Ó Sé still not sure of Kerry
Kingdom need a real test from a competitive Cork
Tomás Ó Sé reckons you cannot fully trust this new and exciting Kerry team until they face a proper test.
He is even more unsure whether Cork, despite rumours of rude challenge match health followed by their hammering of Limerick, will provide that in tomorrow evening's Munster SFC final at Páirc Uí Chaoimh.
As a Kerry legend long domiciled on Leeside, Ó Sé is well positioned to comment on both. First up his beloved own. "Right now," he cautions, "I can't see Kerry having an impact that major on the championship."
How so? "This Kerry team has to win the big games," says the Irish Independent and RTÉ pundit, speaking at this week's Benetti Menswear GAA Ambassadors launch.
"I know Eamonn Fitzmaurice mentioned it, 'Oh, you have to give them time to bed in' ... but they're not afforded that time in Kerry. Every year they want to achieve and if you're not, then there's an issue.
"Kerry played very well against Dublin (in the league). I do think that Kerry would struggle against the likes of a Galway, a Tyrone, a Donegal, because I think they struggle breaking down those defences. It actually suits them to go against the Dubs, man on man. I think Kerry would have a better crack off them than playing the defensive teams.
"But then Kerry can't break down a defensive team like Dublin can; they struggle. They'll get better at it and they will eventually master it but I don't think they have it mastered (yet)."
Ideally, Ó Sé would love Kerry to face a competitive Cork tomorrow and win by five of six points, where the defence delivers a solid performance under pressure. This would guarantee a home fixture to kick-start the Super 8s.
The bigger riddle is whether Cork can push them, having collapsed to a 17-point defeat last summer.
"I watched them a couple of times during the league and, Christ, they looked clueless," Ó Sé claims. "They tried to, obviously, play a defensive game . . . when other teams started picking them off, like Galway (against Roscommon on Sunday), it just fell apart. Like Tyrone against Donegal, it just fell apart for them.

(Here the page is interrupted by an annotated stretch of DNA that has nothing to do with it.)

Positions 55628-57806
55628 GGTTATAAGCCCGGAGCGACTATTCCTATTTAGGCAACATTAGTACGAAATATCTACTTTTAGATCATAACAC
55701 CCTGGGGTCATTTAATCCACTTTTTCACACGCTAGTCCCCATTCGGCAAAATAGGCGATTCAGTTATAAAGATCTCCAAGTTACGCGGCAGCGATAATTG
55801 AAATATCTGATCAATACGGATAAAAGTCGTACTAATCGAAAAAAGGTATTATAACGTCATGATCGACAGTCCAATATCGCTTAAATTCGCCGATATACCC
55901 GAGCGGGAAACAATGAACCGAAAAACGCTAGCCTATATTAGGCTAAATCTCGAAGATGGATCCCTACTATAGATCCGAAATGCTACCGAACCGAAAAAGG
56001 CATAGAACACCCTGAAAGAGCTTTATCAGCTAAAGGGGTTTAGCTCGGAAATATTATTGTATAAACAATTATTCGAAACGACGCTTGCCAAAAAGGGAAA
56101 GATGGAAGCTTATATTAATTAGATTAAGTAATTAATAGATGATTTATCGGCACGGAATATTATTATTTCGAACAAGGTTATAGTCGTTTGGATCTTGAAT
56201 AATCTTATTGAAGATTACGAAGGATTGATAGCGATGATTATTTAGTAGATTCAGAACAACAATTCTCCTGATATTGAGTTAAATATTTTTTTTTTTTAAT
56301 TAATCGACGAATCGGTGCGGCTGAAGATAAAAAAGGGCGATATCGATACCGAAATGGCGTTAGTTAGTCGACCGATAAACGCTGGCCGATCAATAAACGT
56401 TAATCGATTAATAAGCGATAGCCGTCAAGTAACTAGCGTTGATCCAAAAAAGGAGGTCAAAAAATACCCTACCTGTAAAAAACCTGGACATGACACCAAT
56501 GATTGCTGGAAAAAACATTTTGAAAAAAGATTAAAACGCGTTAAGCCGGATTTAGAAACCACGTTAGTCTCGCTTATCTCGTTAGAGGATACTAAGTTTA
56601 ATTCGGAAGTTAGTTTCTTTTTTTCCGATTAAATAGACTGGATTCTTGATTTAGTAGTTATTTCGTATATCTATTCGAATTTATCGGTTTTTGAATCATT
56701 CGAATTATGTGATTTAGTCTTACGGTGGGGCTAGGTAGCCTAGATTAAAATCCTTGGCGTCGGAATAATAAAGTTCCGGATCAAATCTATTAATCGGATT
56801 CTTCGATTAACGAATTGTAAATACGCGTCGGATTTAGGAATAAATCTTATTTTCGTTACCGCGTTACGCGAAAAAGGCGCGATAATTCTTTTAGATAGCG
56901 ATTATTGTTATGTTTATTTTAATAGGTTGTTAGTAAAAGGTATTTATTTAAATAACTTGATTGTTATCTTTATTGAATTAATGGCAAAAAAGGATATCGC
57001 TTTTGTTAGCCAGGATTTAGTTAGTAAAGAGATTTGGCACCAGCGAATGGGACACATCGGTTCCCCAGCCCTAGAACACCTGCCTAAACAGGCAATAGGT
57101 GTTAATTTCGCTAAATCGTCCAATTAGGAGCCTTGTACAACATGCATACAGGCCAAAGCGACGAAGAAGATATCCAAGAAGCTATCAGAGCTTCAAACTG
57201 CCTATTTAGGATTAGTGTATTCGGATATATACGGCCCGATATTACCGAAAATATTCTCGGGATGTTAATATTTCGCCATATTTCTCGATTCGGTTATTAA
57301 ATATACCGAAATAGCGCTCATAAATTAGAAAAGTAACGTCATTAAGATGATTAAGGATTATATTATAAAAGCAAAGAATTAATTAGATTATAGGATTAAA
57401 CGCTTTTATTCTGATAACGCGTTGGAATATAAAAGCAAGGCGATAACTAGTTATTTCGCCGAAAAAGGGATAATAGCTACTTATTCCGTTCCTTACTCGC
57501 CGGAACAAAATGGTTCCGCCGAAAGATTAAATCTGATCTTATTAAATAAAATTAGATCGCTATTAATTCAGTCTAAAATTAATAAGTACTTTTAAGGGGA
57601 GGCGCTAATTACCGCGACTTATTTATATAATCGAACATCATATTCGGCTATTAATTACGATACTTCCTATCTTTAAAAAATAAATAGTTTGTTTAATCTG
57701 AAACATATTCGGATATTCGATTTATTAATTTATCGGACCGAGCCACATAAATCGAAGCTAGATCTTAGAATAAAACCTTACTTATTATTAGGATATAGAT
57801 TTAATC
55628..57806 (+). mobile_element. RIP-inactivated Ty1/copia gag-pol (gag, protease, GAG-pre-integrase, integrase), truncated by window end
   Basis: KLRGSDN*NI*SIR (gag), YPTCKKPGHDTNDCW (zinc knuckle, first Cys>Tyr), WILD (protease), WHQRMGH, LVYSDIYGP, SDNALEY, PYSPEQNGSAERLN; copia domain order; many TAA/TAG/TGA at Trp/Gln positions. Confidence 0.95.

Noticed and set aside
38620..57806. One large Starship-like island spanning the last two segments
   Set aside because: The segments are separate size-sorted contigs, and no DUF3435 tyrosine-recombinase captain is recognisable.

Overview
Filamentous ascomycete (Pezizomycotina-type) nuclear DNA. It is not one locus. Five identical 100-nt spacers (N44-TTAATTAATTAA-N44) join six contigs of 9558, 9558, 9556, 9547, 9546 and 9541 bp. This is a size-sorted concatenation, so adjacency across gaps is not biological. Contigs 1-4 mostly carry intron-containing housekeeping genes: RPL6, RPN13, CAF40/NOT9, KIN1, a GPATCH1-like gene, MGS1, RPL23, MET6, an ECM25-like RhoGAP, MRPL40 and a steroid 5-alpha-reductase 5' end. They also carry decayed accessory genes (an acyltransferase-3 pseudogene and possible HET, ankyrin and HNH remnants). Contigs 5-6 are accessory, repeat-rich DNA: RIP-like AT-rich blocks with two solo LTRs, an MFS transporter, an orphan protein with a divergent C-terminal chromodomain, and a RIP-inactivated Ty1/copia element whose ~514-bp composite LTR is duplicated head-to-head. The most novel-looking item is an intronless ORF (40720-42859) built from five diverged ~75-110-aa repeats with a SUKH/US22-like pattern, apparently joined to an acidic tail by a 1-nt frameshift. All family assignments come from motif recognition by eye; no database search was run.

"They changed it up," he continues. "And then after a terrible league, going down to Division 3, you hear rumours they're flying it in challenge games . . . beat Dublin, beat Donegal, beat Galway, lost to Carlow strangely. And then they rattled Limerick.
"Sure, I can't predict what Cork are going to do on Saturday night. I do believe, and I've said it for a long, long time, they're better than what they're producing. And if they do produce what they're capable of? I still think if Kerry perform, they'll beat them but it should be a lot closer than it was last year.
"The big thing for Cork, like Roscommon (on Sunday), if Cork go down five or six points, seven points, do they have the bottle to answer back? And I haven't seen it in the last three or four years out of them."
By the same token, the five-time All-Ireland winner wasn't bowled over by Kerry's up-and-down semi-final display in Ennis. "They could have tattooed Clare in the first 10-15 minutes, could have been 3-8, 3-9 up," he says. "But I think they were exposed in the second half in terms of just manning up around the middle eight."
Harking back to their rollicking league win over Dublin in February, he says: "There was a great buzz and they played serious football. Where were Dublin at on the same night? I'm not sure . . . but on that night you'd have said Kerry were on the right track.
"Yet, the way it panned out against Mayo in the league," he adds, "the first game in Tralee, then above in Croke Park, doubts started coming into my head."